- The NSA is actively scrubbing the collection and removing the identities of Americans
- The most egregious privacy violation that WaPo could find was a set of love letters between an Australian government employee and her boyfriend who went off to Afghanistan to join the Taliban
- In the process of doing this, the NSA is pulling out information on "a secret overseas nuclear project, double-dealing by an ostensible ally, a military calamity that befell an unfriendly power, and the identities of aggressive intruders into U.S. computer networks"
- The WaPo estimates that around 900k people's communications are caught up in the NSA's "incidental" collection
I could see an argument made for future abuse, but this really seems to fly in the face of grand conspiracy theories that we've been seeing for the last year.
The Privacy and Civil Liberties Oversight Board has found the section 702 program to be reasonable in its tradeoffs between 4th Amendment guarantees to American citizens, global privacy rights, and national security gains.
The Section 702 program appears to work by either analysts or tech support personnel entering selectors into XkeyScore and similar systems(The Upstream Program) that look at network packet flows. Analysts are expected to justify even thinly that a selector is "foreign".
The data returned from a selector is both returned to the requestor and moved into a long term archive accessible by many NSA personnel.
So we believe from Jacob Applebaum's reporting that visits to https://www.torproject.org/ are tagged as valid selectors in Xkeyscore. It is indicated that these selectors are re-tasked so that once your identity is tagged your selectors are logged across the network.
We have independent corroboration that Tor and Tails are recommended tools among groups that threaten national security. The question is it worth the cost to have the journalists, human rights worker and technologists who also depend on these tools in the NSA long term archive?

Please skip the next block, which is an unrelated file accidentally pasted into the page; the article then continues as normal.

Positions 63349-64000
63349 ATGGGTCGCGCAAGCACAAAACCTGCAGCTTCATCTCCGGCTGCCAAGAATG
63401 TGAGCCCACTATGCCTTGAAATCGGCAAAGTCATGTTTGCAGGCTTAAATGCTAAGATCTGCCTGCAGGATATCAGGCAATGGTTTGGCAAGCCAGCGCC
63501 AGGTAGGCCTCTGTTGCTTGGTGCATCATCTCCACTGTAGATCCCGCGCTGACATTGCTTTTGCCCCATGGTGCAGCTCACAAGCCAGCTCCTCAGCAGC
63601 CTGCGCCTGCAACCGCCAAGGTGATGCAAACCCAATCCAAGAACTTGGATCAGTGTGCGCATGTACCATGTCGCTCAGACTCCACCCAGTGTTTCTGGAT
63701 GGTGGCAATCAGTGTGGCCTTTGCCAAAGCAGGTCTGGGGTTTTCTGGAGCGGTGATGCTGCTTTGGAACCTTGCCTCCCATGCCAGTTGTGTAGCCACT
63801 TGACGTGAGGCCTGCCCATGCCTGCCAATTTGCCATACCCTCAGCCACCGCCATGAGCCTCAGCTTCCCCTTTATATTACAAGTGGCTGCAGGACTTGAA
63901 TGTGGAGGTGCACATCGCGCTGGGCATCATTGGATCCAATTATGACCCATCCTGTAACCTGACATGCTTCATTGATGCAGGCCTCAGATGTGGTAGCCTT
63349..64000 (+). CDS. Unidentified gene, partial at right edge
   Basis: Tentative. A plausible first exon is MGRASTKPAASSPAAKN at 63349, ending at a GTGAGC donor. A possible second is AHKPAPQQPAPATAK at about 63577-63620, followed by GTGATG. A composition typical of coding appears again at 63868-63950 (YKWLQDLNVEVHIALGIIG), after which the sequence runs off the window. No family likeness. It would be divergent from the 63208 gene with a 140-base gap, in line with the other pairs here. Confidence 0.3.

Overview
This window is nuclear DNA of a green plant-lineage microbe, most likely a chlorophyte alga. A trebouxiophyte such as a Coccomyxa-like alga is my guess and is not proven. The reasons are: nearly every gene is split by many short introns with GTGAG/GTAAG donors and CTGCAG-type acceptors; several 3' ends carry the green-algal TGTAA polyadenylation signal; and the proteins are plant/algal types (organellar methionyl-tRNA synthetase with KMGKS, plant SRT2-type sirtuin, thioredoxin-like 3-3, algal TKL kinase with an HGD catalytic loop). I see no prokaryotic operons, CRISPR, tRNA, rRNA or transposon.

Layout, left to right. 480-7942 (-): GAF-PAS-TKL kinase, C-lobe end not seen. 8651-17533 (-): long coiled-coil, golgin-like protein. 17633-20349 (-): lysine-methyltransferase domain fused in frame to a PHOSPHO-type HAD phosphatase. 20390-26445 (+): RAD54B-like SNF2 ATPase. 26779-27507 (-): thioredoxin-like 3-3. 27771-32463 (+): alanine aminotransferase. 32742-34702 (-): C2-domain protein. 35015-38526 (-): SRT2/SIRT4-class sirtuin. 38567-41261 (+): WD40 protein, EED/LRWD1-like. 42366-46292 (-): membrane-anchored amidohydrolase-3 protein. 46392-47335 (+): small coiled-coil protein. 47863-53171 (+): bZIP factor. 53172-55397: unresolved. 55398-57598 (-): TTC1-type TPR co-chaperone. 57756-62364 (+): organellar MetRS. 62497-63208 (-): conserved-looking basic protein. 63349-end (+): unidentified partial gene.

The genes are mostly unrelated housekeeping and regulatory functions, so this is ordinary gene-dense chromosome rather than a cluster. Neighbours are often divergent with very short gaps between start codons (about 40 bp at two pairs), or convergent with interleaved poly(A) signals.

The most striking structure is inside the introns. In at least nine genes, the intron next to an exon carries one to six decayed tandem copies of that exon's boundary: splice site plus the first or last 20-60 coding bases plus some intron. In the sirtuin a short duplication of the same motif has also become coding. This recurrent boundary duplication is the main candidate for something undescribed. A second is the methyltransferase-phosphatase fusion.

The main takeaways of Barton Gellman's article are
1. NSA tech support personnel have unaudited access to XkeyScore selectors and the raw take. Numerous officials have testified to the contrary. This expands the potential for misuse.
2. The minimization process is not terribly robust. There is an enormous amount of constitutionally protected communication in the NSA full content database.
What we are seeing here is the other side of the story. The tracking of valid terrorists, monitoring overseas nuclear projects and military events etc. I have no doubt that this article is a heavily redacted view of things but any criticism of reform of the NSA has to accept the need for these kind of actions.
Additionally, I hate how "the people" never hear about real intelligence that is of public concern (i.e. double-dealing by allies). What is the purpose of hiding this information from the public?
On the media side, government intelligence successes aren't going to garner many eyeballs unless it's something huge. It would be similar to publishing a constant stream of minor military successes - if anything, they read more like propaganda. You're going to get a lot more readers by scaring the people into thinking that an Orwellian surveillance state has been constructed around them than telling them about something happening on the other side of the world that won't actually have much impact on the Average Joe's day-to-day life.
For the same reason, the government keeps falling back on terrorism as justification for spying since everyone was affected by 9-11 in one way or another instead of bringing up things like nuclear non-proliferation, trade agreements, intellectual property theft, etc.
The first is a problem with the lack of transparency. The NSA, the Congress or the POTUS never told American citizens: hey, we are going to be reading your emails in order to keep you save. Are you OK with that?
The second is a thought experiment. Would you feel as comfortable as you do with this, if instead of the US doing it, it was Russia, China or even North Korea? And now, to give it a different perspective, remember that the US is one of the countries that has killed the most people in the last 50 years outside of their own territory.
I'm not okay with the lack of transparency, but I acknowledge that some degree of secrecy needs to be kept to maintain the effectiveness of intelligence operation. As an example, I remember seeing a snippet from an interview once where General Alexander even said they should have been more open with the public about the 215 program (I can't seem to find the link right now). We haven't heard much about the similar e-mail program that was discontinued back in 2011. If Snowden had stopped there, I don't think there would be nearly as much debate.